This is the first harvest in which we sourced directly ourselves at origin. We are extremely proud to be working directly with a small range of producers from Guatemala who take pride in quality and experimentation.
Producer: Jose Moreira
Origin: Acatenango/Cerro Balam Juyu
Altitude: 1550 metres above sea level
Flavours: Milk Chocolate, Brown Sugar & a long, sweet Caramel finish
Cup Score: 85
Harvest: November-February (Arrived UK 2nd August 2019)
Importer: Django Coffee Co. in partnership with 88 Grains
Where is it from?
Coffee production has been intertwined with Guatemala’s socio-political fabric since around 1845, when the Commission for Coffee Cultivation and Promotion was established, though there are reports of coffee being cultivated in the country as early as the mid-eighteenth century, having been introduced by Jesuit priests. Alike El Salvador, during the 1850s, coffee came to supplement the reduced demand for indigo as chemical dyes became introduced to the market. When Justo Ruffino Barrios came to power in 1971, he concentrated much of his economic regeneration plans on coffee production, and large swathes of land – up to 400,000 hectares – became coffee plantations. Production soared and by 1880, coffee contributed roughly ninety-per-cent of the country’s exports.
However, the negative impact of this surge in production was the displacement of indigenous people, as Barrios appropriated “public” land to make way for the plantations. Many of the those displaced were put to work as seasonal labourers on the new plantations, often working in return for food and shelter, and with few rights. In the two hundred years that have followed, the situation with the employment of indigenous people on coffee estates has improved, but in many areas where large numbers of seasonal and sometimes daily contractors work during harvest season, wages below the $2.48 national minimum rural wage are commonplace. It is estimated that in a harvest season, the money earned could only contribute to as little as one-third of a family’s corn and bean calorie requirements. Poverty and malnutrition are big problems in Guatemala, with sources such as USAID estimating that upwards of 50% of the population live in poverty, and 20% in extreme poverty.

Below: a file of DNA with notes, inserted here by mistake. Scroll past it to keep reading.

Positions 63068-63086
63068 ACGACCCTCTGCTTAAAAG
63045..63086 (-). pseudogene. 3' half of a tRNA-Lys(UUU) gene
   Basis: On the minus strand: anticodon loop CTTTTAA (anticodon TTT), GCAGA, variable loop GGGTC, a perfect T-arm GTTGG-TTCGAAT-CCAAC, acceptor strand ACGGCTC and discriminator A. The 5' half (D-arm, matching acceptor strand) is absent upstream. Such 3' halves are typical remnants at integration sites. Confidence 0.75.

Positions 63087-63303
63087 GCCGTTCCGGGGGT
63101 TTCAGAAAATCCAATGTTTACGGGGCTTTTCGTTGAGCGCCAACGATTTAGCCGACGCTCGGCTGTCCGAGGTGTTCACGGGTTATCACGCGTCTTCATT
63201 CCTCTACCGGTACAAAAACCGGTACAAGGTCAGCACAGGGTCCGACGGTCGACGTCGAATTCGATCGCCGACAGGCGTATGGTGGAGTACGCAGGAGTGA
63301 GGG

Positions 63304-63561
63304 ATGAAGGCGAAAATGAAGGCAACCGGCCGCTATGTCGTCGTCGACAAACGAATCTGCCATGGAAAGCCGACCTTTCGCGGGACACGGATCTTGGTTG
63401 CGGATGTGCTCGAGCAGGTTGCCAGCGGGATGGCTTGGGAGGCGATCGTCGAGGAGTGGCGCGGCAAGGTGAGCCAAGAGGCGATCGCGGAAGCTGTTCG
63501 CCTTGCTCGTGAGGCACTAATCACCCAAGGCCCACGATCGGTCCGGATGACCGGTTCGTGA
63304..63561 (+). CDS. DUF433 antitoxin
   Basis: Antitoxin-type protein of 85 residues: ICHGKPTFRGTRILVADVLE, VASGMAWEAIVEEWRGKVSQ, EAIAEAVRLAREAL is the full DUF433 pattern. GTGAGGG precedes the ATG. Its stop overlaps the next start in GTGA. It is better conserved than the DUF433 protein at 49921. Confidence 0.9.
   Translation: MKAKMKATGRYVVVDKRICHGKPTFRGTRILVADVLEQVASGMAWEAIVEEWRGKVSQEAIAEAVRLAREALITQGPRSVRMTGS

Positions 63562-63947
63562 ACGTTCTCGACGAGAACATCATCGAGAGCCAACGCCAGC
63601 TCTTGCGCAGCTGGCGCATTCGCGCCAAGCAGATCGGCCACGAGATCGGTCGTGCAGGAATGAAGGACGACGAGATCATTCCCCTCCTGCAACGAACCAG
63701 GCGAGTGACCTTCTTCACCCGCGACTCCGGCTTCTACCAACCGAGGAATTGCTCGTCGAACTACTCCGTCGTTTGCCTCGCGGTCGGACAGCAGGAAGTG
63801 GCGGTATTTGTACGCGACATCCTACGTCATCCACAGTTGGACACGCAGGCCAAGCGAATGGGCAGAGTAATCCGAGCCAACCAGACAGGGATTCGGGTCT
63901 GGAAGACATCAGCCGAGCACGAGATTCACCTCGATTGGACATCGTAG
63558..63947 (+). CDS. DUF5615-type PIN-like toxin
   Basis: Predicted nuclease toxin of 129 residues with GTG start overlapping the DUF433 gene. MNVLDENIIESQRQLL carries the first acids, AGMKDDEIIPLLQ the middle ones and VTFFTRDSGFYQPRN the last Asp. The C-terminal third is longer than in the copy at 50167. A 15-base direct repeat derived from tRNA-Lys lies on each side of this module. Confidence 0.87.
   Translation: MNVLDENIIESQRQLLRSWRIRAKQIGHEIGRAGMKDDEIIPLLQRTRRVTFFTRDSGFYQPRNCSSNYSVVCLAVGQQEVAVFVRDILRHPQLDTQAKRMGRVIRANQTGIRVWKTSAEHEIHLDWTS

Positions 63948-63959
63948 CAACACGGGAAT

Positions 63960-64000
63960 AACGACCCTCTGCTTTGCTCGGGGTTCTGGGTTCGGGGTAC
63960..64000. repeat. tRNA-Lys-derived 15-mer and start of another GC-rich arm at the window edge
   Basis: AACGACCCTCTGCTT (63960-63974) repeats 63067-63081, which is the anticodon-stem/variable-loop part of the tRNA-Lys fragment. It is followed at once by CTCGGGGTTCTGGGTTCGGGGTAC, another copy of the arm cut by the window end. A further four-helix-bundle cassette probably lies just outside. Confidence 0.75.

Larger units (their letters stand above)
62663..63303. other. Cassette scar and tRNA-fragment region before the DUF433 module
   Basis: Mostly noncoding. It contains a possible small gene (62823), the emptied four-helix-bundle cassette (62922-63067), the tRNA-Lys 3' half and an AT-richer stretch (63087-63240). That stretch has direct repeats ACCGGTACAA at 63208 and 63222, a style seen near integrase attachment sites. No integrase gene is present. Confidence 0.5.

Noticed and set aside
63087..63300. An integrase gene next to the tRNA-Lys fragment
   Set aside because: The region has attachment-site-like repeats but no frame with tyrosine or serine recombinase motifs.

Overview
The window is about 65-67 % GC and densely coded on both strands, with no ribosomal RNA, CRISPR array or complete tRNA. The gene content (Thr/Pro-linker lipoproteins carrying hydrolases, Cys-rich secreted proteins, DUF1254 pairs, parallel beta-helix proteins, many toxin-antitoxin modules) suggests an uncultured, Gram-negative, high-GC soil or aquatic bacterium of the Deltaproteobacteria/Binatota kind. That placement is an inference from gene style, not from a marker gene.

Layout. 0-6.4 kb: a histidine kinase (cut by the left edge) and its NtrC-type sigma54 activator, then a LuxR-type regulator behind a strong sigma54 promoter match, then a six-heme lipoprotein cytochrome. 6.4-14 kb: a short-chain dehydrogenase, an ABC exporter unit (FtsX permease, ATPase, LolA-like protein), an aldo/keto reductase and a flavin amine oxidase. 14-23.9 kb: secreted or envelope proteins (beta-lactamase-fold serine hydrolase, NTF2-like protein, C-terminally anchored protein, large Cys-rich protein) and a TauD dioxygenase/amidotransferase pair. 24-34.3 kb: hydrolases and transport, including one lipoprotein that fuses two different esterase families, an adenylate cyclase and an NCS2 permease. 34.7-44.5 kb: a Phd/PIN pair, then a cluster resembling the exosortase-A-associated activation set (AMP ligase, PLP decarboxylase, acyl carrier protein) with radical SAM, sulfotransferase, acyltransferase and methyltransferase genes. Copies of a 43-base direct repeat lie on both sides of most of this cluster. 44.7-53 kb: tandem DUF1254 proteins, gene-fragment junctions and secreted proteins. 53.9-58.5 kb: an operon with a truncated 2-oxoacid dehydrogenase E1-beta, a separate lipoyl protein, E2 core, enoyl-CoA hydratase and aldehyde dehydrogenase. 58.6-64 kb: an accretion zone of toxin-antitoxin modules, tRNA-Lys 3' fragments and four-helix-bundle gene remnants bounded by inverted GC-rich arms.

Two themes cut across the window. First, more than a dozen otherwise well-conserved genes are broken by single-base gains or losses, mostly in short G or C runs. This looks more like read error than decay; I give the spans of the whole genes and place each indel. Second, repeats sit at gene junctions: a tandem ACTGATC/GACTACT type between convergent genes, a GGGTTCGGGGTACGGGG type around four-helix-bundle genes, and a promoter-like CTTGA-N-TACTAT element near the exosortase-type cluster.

Organisations like Fair Trade are having a positive impact in helping to keep producers on small to mid-size farms on their land and the in-built premiums that are offered often help send children to school, pay for medical bills and provide food for families. However, FT coffees makeup only a small percentage of farmer’s total production and often get sold for less than the minimum FT certification price due to lack of demand.
Guatemala produces the highest percentage of classified, high-quality coffee by volume in the world. The coffee association of Guatemala, Anacafe, has been instrumental in the improvement of picking, processing and quality standards, with excellent information and resources available for farmers and a traceability database for buyers to connect with producers.